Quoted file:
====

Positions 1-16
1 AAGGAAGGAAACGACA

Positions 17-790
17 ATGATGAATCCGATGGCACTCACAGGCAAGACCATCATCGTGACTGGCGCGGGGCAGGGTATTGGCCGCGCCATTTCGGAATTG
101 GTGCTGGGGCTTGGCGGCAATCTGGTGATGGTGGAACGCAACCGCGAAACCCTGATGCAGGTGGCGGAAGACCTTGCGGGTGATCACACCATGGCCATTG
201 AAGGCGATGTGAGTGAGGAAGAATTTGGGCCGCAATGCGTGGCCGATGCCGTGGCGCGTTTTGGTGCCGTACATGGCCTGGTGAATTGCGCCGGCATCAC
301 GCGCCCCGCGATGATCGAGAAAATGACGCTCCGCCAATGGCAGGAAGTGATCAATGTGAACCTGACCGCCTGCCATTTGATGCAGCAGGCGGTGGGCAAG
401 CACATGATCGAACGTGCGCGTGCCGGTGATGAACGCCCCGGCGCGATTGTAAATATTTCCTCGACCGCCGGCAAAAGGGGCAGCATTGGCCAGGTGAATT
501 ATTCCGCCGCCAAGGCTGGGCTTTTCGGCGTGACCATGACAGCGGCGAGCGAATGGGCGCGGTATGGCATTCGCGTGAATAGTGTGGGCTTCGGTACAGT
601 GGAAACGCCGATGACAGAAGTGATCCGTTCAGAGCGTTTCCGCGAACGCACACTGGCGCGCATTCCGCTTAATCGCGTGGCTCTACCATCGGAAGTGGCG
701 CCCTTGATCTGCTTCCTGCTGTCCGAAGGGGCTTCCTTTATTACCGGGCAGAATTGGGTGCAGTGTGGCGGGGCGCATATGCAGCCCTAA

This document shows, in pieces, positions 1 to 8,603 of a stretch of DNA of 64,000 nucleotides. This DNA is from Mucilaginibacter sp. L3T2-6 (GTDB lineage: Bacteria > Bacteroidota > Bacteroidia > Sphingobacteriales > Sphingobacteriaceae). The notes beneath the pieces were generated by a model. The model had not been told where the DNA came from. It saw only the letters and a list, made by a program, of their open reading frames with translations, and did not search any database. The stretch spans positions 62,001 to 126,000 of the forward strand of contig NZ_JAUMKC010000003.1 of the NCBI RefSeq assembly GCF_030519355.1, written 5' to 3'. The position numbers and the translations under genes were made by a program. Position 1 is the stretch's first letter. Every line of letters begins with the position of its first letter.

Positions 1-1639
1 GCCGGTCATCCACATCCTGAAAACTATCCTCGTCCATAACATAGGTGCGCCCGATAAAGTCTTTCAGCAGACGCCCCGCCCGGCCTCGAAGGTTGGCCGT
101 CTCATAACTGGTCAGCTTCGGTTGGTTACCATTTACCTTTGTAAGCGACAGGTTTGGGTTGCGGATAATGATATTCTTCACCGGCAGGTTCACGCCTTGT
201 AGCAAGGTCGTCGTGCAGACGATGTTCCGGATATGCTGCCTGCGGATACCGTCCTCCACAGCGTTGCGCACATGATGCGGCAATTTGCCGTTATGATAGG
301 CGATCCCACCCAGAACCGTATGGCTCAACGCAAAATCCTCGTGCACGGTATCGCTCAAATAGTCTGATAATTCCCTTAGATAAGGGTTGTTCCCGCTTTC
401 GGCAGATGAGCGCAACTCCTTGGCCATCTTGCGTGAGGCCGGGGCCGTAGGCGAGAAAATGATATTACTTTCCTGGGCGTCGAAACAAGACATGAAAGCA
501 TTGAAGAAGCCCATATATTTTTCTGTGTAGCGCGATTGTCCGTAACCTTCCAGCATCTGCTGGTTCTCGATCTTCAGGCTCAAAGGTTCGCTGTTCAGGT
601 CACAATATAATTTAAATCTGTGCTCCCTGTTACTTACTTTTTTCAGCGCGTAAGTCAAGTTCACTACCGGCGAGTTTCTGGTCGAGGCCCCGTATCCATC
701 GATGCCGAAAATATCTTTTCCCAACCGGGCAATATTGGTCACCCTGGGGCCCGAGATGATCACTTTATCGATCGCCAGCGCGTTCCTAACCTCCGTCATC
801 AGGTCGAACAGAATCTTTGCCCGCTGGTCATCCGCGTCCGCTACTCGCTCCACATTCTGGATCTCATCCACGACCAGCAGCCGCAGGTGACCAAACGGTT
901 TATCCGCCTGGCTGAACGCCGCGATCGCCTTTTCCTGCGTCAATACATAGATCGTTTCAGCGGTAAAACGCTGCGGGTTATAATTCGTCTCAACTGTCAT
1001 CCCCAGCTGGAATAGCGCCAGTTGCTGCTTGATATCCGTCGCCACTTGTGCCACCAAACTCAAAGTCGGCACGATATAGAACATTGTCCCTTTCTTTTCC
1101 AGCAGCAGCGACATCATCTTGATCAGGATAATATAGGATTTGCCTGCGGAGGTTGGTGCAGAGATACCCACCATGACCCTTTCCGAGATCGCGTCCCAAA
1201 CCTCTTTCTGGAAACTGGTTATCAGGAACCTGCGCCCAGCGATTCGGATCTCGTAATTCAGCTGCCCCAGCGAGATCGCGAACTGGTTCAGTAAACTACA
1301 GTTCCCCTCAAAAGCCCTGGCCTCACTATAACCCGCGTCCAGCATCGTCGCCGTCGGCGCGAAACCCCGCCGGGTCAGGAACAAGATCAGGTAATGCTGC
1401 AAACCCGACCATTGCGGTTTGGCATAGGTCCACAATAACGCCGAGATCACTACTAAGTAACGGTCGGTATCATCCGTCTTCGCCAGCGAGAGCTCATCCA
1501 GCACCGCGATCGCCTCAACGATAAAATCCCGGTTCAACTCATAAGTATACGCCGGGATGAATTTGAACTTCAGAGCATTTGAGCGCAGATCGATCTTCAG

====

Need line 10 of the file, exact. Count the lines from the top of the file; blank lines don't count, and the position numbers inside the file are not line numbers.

601 GGAAACGCCGATGACAGAAGTGATCCGTTCAGAGCGTTTCCGCGAACGCACACTGGCGCGCATTCCGCTTAATCGCGTGGCTCTACCATCGGAAGTGGCG